Manca was Penn State’s placekicker during its run to the 1986 national title — but his best season came a year earlier. The Italian-born Nittany Lion drilled 21 of 26 field goals and converted all 28 extra-point tries in 1985, a year defined by razor-close wins. Penn State went 11-1, but seven of those victories were by seven points or less. All season, especially in the close calls, Manca’s 91 points were crucial.

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Kevin Kelly misses a long field goal at the end of the firsthalf. Penn State beat Oregon State 45-14 September 6, 2008.CDT/Nabil K. Mark CDT/Nabil K. Mark

5. Kevin Kelly, 2005-2008 (2 first-place votes)

Best ranking / worst: No. 1 / unranked

Career stats: 78 field goals, 425 points

Like linebacker Dan Connor, Kelly is a program record-holder who found himself further down the rankings than expected. Kelly’s marks in made field goals and points scored outpace second place by a wide margin and may never be broken; his 78 field goals are 24 more than Ficken, and the 425 points are 107 more than what Saquon Barkley contributed, which says a lot. The first-team All-Big Ten selection set an NCAA record for consecutive games with a field goal (31). Kelly, a four-year starter, hit a game-winning field goal in triple overtime of the 2005 Orange Bowl — a memorable kick-start to a reliable career.

4. Craig Fayak, 1990-1993

Best ranking / worst: No. 3 / unranked

Career stats: 50 fields goals, 282 points

On Nov. 17, 1990, Fayak faced the biggest kick of his life. And he drilled it. With eight seconds left in a 24-24 game at South Bend, Fayak connected on a 34-yarder, right down the middle, to give Penn State a season-defining upset over No. 1 Notre Dame. But that was just one of 50 field goals Fayak made for Penn State, third-most in program history. His 282 points were recently passed on the all-time list by Barkley. Fayak, a Belle Vernon native, was inducted into the Pennsylvania Sports Hall of Fame in 2016.

3. Brett Conway, 1993-1996 (1 first-place vote)

Best ranking / worst: No. 1 / No. 10

Career stats: 45 field goals, 276 points

Penn State scored a lot in 1994, and Conway was the man polishing off those trips to the end zone. Conway hit a remarkable 62 of 63 extra points in the Nittany Lions’ high-octane, undefeated campaign — setting a Penn State record for makes and attempts in a season. Conway wasn’t just solid at extra-point tries, though. A first-team All-Big Ten selection in 1996 and second-team pick in ‘95, Conway sits fourth on Penn State’s all-time scoring list and fifth in field goals. He finished with a career field goal percentage of 73.7.

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Penn State kicker Chris Bahr.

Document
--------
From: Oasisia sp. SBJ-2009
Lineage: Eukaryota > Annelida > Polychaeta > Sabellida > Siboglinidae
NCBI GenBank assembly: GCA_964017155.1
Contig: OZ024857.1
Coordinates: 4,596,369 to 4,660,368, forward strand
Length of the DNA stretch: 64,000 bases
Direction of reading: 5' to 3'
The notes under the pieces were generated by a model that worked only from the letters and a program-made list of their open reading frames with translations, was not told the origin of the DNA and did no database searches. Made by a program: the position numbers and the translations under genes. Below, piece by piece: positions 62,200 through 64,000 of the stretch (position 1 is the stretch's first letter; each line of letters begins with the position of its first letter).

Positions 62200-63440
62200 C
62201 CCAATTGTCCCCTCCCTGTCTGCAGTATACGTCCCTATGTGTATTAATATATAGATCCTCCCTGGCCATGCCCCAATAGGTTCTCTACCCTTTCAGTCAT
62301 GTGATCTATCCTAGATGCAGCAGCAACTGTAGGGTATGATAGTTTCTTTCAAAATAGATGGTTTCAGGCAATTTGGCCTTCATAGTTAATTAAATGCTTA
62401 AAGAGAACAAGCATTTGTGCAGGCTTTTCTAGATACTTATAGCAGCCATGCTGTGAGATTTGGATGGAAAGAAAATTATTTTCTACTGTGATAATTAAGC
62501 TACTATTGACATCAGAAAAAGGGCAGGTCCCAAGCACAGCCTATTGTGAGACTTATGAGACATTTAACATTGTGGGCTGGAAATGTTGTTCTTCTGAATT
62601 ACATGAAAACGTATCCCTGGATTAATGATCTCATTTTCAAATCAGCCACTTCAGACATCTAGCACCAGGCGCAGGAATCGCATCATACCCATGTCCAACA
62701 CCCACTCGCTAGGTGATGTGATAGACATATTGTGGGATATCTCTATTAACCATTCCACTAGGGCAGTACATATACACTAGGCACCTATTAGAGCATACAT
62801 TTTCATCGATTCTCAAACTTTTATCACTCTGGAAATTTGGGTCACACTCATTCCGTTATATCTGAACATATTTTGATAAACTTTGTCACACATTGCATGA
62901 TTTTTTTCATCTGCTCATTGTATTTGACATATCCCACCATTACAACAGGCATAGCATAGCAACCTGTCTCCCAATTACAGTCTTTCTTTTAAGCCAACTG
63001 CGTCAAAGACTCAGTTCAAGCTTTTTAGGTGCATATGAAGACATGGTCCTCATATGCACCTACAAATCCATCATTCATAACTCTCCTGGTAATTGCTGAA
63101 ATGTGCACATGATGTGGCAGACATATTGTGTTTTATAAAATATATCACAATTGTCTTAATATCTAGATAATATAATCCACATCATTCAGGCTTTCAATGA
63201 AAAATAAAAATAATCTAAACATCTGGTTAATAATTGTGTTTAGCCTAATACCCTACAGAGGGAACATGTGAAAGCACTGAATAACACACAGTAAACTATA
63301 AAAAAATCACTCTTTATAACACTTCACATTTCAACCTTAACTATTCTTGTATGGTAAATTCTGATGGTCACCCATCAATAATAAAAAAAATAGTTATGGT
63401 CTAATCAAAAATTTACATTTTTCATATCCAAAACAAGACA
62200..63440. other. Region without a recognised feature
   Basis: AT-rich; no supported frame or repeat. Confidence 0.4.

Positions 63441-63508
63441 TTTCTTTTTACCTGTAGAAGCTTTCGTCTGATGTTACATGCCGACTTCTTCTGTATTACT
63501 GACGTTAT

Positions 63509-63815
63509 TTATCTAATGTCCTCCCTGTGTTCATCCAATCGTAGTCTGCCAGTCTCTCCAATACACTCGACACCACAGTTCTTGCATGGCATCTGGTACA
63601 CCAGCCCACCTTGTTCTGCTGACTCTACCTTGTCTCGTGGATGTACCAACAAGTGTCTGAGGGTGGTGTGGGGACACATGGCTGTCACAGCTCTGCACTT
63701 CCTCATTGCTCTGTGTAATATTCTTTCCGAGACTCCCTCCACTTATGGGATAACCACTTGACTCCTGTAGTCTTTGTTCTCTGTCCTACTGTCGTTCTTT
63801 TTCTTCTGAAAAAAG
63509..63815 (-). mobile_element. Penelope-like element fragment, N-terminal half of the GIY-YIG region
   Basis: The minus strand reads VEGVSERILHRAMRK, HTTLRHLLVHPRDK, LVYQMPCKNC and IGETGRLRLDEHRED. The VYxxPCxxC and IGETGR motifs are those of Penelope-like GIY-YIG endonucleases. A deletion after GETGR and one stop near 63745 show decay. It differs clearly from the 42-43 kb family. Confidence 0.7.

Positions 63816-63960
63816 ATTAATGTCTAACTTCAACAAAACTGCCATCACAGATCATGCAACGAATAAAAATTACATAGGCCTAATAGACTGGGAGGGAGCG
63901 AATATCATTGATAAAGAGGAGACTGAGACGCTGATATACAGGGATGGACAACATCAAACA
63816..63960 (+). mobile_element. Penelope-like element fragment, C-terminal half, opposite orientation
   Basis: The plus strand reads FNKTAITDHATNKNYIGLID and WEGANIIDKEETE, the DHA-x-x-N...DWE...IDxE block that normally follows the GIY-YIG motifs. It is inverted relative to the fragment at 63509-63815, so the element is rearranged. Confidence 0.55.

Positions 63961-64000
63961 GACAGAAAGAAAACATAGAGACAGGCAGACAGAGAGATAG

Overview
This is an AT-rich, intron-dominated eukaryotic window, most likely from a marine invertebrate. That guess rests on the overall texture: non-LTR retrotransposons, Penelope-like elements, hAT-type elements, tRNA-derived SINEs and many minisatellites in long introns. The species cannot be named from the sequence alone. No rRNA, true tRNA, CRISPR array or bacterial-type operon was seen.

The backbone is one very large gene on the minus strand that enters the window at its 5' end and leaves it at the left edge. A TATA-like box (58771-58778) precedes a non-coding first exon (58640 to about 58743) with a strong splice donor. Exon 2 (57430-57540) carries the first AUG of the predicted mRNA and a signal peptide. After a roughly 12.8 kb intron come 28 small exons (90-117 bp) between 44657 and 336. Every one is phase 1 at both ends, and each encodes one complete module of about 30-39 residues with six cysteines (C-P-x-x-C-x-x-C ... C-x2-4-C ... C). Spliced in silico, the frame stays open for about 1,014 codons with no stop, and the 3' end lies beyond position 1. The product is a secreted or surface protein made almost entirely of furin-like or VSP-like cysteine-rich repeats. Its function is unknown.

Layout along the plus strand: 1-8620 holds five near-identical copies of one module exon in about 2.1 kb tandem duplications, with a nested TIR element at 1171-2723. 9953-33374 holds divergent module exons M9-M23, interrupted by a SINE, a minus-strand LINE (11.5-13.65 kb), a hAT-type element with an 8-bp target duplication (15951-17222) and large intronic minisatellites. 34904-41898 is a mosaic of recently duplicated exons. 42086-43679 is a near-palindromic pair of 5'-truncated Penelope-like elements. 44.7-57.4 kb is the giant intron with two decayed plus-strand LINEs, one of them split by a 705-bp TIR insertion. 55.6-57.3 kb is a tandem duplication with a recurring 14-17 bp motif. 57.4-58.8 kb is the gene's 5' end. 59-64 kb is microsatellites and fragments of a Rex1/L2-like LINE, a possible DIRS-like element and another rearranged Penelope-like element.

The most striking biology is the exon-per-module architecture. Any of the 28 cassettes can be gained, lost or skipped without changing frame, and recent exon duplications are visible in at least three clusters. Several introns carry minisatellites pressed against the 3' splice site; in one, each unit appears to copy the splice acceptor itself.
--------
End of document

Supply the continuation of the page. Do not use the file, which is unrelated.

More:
2. Chris Bahr, 1973-1975 (3 first-place votes)

Best ranking / worst: No. 1 / unranked

Career stats: 35 field goals

The voting dropoff from Nos. 1 and 2 to Nos. 3 through 10 was significant. It was clear the Bahr brothers are the highest-regarded kicking specialists in Penn State history. It’s difficult to differentiate the brothers’ resumes, but Chris finds himself at No. 2. The older Bahr brother was a first-team All-American in 1975 after leading the nine-win Nittany Lions in scoring. Chris Bahr is Penn State’s all-time leader in field goal percentage from at least 50 yards out (6 of 15, 40 percent). Bahr won two Super Bowls in Oakland and currently ranks third in franchise history in points scored (817).

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Penn State kicker Matt Bahr.

1. Matt Bahr, 1976-1978 (3 first-place votes)

Best ranking / worst: No. 1 / No. 5

Career stats: 39 field goals, 191 points

In 1978, Bahr’s legend began. The first-team All-American made 22 of 27 attempts that year, setting a since-broken NCAA percentage record (81.5 field goal clip). Bahr had four games of four field goals in Penn State’s 11-1 campaign, following in his brother’s footsteps to NFL stardom. From 1979 to 1995, Bahr played for six teams and won two Super Bowls — one in 1979 with the Steelers as a rookie, the other in 1991 with the New York Giants. He finished his NFL career with 1,422 points, which ranks 27th all-time — highest of any Penn State player.

Top K/P honorable mention: Jeremy Kapinos, 2003-2006; Tyler Davis, 2016-2017; Anthony Fera, 2010-2011; Ralph Giacomarro, 1979-1982; Blake Gillikin, 2016-present (1 first-place vote)

Voters in our panel: (Players) Keith Conlin, 1992-1995; Bill Contz, 1980-1982; Stephon Morris, 2009-2012; Joe Nastasi, 1995-1998; A.Q. Shipley, 2005-2008; Adam Taliaferro, 2000; (Media) Nate Bauer, Blue White Illustrated; Matt Brown, The Athletic; Cory Giger, The Altoona Mirror; John McGonigal, Centre Daily Times; Josh Moyer, Centre Daily Times; Mark Wogenrich, Allentown Morning Call

How the voting was done: Each voter was given an online survey, with 20-50 players at each position, to rank 1-10. If a player was not listed, voters were given the option for a write-in. First-place votes gave players 10 points, second-place votes gave them 9, etc. We then added all the point totals together to find our top 10; honorable mentions have received at least 10 total points.